in Computer Science Education in the 21st Century, editor Tony Greening, Springer, New York, 2000

Technical Report TR-Wits-CS-1998-8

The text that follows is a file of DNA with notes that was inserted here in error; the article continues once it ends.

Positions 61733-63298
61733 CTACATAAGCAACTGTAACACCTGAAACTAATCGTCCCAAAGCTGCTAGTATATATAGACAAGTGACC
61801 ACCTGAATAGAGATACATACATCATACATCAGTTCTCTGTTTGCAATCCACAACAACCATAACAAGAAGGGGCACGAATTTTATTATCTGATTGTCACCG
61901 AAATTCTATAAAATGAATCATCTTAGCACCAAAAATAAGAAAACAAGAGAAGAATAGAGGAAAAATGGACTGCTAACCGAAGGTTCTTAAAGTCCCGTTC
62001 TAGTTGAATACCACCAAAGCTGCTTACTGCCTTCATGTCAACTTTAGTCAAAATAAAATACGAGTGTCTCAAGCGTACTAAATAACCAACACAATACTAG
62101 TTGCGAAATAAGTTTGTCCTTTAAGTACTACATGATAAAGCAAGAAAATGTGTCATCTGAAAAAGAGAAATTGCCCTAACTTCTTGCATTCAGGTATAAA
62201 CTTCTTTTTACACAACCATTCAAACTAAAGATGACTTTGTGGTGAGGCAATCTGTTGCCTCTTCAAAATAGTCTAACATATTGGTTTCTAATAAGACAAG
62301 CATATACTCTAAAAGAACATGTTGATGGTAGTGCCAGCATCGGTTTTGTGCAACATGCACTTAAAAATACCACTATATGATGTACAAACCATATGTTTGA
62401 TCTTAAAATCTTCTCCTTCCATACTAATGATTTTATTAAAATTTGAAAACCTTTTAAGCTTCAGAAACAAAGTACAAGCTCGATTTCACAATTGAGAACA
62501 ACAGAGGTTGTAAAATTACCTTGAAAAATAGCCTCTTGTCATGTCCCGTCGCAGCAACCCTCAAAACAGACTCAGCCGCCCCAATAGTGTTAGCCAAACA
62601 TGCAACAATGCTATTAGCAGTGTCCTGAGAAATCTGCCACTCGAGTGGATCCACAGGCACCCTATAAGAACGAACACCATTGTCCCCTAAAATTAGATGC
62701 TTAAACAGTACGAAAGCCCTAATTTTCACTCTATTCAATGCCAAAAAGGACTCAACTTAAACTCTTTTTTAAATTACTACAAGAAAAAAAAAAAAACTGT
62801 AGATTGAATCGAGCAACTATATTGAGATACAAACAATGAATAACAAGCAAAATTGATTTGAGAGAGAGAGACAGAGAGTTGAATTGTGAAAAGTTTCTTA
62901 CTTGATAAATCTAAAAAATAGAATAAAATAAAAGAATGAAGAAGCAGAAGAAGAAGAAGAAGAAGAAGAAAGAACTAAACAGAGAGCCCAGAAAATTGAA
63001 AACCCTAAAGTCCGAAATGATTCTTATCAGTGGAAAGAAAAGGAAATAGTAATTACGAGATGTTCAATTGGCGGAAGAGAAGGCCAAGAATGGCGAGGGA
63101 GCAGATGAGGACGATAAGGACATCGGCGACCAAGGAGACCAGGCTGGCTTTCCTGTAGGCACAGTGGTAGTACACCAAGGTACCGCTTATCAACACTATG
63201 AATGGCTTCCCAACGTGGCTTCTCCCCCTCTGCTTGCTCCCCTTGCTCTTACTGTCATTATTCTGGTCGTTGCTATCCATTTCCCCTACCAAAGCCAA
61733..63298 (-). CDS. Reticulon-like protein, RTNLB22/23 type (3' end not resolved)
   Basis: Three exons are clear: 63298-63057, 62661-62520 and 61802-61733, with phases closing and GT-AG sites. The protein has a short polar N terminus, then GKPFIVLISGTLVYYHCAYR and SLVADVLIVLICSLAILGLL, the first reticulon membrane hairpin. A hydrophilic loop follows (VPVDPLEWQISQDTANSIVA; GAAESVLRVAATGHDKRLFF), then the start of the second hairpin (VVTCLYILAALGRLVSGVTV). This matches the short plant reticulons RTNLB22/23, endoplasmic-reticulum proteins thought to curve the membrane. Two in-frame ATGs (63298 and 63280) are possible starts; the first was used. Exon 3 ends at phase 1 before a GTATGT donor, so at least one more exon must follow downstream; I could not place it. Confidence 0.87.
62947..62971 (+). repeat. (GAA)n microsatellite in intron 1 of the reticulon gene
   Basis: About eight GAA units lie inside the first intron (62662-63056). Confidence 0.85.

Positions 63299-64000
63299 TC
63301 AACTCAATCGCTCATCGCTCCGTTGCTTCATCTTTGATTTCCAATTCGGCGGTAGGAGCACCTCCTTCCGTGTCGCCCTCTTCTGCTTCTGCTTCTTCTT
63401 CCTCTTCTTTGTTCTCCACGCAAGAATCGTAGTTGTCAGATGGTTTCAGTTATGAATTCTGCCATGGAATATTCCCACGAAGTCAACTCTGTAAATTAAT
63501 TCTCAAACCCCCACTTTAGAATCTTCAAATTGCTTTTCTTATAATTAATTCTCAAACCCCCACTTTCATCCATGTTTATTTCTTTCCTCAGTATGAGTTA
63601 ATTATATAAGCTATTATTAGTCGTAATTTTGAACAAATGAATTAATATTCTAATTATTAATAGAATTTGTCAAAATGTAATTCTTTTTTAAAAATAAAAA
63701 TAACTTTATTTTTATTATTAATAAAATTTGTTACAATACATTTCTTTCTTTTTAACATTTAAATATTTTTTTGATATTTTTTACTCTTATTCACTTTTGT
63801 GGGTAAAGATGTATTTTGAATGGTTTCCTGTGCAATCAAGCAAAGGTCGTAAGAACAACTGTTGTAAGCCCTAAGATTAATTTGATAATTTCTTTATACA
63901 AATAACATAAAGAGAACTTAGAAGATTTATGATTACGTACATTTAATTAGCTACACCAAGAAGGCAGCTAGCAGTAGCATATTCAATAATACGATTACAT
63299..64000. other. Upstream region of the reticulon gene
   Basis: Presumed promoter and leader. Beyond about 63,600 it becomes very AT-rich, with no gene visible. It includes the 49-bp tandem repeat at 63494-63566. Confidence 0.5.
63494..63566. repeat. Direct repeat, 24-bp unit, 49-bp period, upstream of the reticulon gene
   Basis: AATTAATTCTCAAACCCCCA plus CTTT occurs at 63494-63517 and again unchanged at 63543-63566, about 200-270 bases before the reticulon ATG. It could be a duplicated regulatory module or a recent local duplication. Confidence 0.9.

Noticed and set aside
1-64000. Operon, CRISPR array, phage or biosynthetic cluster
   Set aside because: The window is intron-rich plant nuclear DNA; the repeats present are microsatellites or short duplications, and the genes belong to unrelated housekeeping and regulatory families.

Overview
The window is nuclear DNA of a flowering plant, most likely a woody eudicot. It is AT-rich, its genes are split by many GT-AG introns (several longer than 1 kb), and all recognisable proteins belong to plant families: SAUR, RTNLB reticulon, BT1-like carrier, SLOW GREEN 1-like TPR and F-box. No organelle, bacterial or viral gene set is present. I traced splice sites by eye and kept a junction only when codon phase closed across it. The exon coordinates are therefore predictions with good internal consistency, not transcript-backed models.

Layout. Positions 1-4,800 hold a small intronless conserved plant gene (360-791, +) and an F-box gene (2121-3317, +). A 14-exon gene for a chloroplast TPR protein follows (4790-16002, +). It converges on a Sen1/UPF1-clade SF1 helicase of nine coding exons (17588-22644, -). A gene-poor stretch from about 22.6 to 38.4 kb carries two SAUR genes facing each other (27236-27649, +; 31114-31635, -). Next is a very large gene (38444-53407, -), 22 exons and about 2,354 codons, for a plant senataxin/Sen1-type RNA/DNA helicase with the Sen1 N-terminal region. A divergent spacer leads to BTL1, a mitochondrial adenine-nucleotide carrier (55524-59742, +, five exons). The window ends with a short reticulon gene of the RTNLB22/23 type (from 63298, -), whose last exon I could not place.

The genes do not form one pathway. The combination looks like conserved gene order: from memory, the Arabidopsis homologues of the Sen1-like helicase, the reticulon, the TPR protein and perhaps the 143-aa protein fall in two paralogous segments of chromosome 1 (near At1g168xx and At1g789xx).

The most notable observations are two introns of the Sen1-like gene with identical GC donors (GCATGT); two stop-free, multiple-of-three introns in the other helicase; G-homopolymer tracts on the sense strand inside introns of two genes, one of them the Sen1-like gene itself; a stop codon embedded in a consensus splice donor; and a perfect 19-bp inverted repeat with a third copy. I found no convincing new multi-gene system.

Over most of the second half of the twentieth century, much of the curriculum debate in Computer Science assumed programming was the fundamental tool of the discipline, and a key subject of debate was the first programming language. By 2020, the focus had changed to one of emphasizing the fundamentals first, and developing skills related to coding later in the curriculum. The intent was to ensure that real fundamentals were taught first, reducing the need for frequent curriculm upheavals in introductory courses, where stability was most important. Also, the new curriculum ordering was intended to break away from the hacker culture which is hard to avoid with students who learn programming before they have developed design and abstraction skills. This paper presents a proposal for Curriculum 2020, in which the order of topics is designed to produce graduates with a solid theoretical foundation, for whom programming is almost a clerical task. The basic educational philosophy is called abstraction-first. Students are first introduced to abstraction as a client of predesigned abstractions, and gradually led to the point of designing their own abstractions. Theoretical foundations are introduced first, followed by practical application, also following the abstraction-first philosophy.

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